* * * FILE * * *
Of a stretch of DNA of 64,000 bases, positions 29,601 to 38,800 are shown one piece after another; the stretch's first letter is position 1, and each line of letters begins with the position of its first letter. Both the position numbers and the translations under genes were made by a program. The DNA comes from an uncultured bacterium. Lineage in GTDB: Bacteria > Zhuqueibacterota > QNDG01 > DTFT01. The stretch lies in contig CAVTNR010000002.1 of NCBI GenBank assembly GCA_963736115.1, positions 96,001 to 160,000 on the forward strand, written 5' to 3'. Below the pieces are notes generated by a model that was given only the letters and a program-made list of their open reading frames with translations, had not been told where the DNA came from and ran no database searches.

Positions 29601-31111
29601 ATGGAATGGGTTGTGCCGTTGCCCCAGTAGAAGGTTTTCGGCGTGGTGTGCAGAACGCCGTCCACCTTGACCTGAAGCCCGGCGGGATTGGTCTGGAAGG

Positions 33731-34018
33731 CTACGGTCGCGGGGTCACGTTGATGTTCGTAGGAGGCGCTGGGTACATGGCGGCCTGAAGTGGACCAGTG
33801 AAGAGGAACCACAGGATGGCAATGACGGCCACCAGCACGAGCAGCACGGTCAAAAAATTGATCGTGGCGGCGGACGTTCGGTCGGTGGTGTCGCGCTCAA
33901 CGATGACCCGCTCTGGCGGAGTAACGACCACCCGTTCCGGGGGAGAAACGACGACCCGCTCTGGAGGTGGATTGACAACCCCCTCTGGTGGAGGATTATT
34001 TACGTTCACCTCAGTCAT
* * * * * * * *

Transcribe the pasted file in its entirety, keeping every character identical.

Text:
Of a stretch of DNA of 64,000 bases, positions 29,601 to 38,800 are shown one piece after another; the stretch's first letter is position 1, and each line of letters begins with the position of its first letter. Both the position numbers and the translations under genes were made by a program. The DNA comes from an uncultured bacterium. Lineage in GTDB: Bacteria > Zhuqueibacterota > QNDG01 > DTFT01. The stretch lies in contig CAVTNR010000002.1 of NCBI GenBank assembly GCA_963736115.1, positions 96,001 to 160,000 on the forward strand, written 5' to 3'. Below the pieces are notes generated by a model that was given only the letters and a program-made list of their open reading frames with translations, had not been told where the DNA came from and ran no database searches.

Positions 29601-31111
29601 ATGGAATGGGTTGTGCCGTTGCCCCAGTAGAAGGTTTTCGGCGTGGTGTGCAGAACGCCGTCCACCTTGACCTGAAGCCCGGCGGGATTGGTCTGGAAGG

Positions 33731-34018
33731 CTACGGTCGCGGGGTCACGTTGATGTTCGTAGGAGGCGCTGGGTACATGGCGGCCTGAAGTGGACCAGTG
33801 AAGAGGAACCACAGGATGGCAATGACGGCCACCAGCACGAGCAGCACGGTCAAAAAATTGATCGTGGCGGCGGACGTTCGGTCGGTGGTGTCGCGCTCAA
33901 CGATGACCCGCTCTGGCGGAGTAACGACCACCCGTTCCGGGGGAGAAACGACGACCCGCTCTGGAGGTGGATTGACAACCCCCTCTGGTGGAGGATTATT
34001 TACGTTCACCTCAGTCAT